And it's high time they did.
- By Michael A. CohenMichael A. Cohen is a regular columnist for Foreign Policy's Election 2012 Channel.
The news that Martin Indyk, the U.S. special envoy for Israeli-Palestinian negotiations, has resigned and is returning to his think-tank perch at the Brookings Institution is confirmation of what most Middle East observers already assumed — active American involvement in the Arab-Israeli peace process has ended.
Despite Secretary of State John Kerry’s protestations that the United States "remains committed … to resuming the process when the parties find a path back to serious negotiations," what comes next is anyone’s guess. And that refers not just to the peace process but also to the long-term bond between the United States and Israel.
If the relationship between Israel and the Palestinians is like that of a bitter divorcing couple that will argue over even the smallest of issues and hold their ground with undiminished intensity, the U.S.-Israel bilateral relationship can be defined in similar matrimonial terms. The two countries are becoming more and more like a married couple that has fallen out of love but remains together, in large measure because of a combination of inertia — and the kids (American Jews and evangelical Christians).
While the United States and Israel continue to be, in the words of National Security Advisor Susan Rice, "bound by our shared history and our shared values" and still cooperate closely on security and anti-terrorism initiatives, there is little question that on everything from Iran and the Arab Spring to the peace process, there is less and less common ground between the two countries. Unless there is a dramatic political change in both countries, the future of the U.S.-Israel relationship is likely one of less cooperation, more disagreements, and greater tension.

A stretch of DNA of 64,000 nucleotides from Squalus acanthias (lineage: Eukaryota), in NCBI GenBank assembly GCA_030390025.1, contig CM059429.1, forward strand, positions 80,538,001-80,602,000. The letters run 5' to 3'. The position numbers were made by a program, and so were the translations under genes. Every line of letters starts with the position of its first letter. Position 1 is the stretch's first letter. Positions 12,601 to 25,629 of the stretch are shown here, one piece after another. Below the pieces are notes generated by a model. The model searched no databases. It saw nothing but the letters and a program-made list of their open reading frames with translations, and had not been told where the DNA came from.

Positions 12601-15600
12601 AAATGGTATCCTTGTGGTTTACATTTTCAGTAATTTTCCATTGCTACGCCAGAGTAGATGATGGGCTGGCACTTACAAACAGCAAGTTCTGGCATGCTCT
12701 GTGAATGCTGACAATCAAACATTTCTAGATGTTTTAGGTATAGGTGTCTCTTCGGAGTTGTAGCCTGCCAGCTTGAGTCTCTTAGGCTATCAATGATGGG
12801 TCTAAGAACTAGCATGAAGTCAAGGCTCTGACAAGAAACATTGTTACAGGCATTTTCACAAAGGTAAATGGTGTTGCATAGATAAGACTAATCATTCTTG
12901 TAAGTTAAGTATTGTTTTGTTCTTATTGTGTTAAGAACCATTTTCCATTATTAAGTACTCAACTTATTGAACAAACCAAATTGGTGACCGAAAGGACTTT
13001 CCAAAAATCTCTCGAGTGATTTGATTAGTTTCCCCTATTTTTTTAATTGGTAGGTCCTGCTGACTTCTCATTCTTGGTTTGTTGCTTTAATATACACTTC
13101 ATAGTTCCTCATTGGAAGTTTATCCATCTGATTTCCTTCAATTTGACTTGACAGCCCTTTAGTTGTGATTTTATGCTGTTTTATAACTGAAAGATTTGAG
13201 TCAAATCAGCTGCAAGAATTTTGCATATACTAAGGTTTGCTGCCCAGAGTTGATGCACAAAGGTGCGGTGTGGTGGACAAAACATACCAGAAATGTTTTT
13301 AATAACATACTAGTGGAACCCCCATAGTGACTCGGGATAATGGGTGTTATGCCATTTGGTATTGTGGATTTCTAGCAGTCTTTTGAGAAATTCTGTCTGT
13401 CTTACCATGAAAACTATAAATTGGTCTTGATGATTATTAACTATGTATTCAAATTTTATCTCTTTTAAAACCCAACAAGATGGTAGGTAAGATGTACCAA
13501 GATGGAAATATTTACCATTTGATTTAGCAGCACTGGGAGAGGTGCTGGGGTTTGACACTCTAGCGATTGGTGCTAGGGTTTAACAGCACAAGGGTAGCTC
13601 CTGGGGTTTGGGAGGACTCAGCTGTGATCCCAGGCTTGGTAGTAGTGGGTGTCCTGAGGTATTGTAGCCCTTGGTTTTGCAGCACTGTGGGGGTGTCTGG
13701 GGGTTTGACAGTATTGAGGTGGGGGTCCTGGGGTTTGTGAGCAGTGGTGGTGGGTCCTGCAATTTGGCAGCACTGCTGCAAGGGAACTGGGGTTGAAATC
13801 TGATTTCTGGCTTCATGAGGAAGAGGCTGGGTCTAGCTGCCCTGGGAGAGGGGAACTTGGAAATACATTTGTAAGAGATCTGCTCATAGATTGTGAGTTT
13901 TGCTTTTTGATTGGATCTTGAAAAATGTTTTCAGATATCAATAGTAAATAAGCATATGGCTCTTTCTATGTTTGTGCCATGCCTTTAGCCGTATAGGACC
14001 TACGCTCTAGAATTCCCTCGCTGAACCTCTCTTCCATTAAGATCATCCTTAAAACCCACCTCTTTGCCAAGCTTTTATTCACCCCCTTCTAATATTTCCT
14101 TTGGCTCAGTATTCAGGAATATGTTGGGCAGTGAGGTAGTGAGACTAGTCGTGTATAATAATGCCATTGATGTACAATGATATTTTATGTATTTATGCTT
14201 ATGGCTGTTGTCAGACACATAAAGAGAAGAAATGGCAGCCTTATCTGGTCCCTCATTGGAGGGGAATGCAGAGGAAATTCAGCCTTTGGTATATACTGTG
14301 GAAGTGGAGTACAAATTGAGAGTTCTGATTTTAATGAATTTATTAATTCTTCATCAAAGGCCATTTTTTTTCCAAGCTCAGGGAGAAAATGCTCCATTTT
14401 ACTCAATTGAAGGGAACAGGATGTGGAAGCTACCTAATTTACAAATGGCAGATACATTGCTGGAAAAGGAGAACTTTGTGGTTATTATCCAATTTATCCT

Personality explains a lot about how we’ve reached this point. While publicly the two countries have played nice, there is clearly no love lost in Barack Obama’s administration for Israeli Prime Minister Benjamin Netanyahu. Things got off to a rocky start in early 2009 when Netanyahu initially refused the United States’ request for a settlement freeze. They got worse when Netanyahu sought to give Obama a "history lesson" in the Oval Office on the security challenges facing Israel; they plummeted further during the 2012 election when Bibi all but endorsed the president’s Republican rival, Mitt Romney; and they took a major hit when Israeli Defense Minister Moshe Ya’alon publicly disparaged Kerry.
But relations truly reached rock bottom after the signing of the interim nuclear deal last fall between Iran and the P5+1 countries (the United States, Britain, China, France, and Russia, plus Germany). It was one thing to oppose the deal. It was quite another for Israel to actively try to torpedo it. Not only did the Israelis seek to poison the well in Geneva by bad-mouthing U.S. efforts, but via the American Israel Public Affairs Committee, they sought to undermine the deal in Congress by pushing for passage of the Nuclear Weapon Free Iran Act.
That rancor is likely to get worse, particularly as Washington and Tehran continue negotiations toward a final deal this summer — and new indications of cooperation between Washington and Tehran over the ISIS invasion of Iraq are beginning to emerge.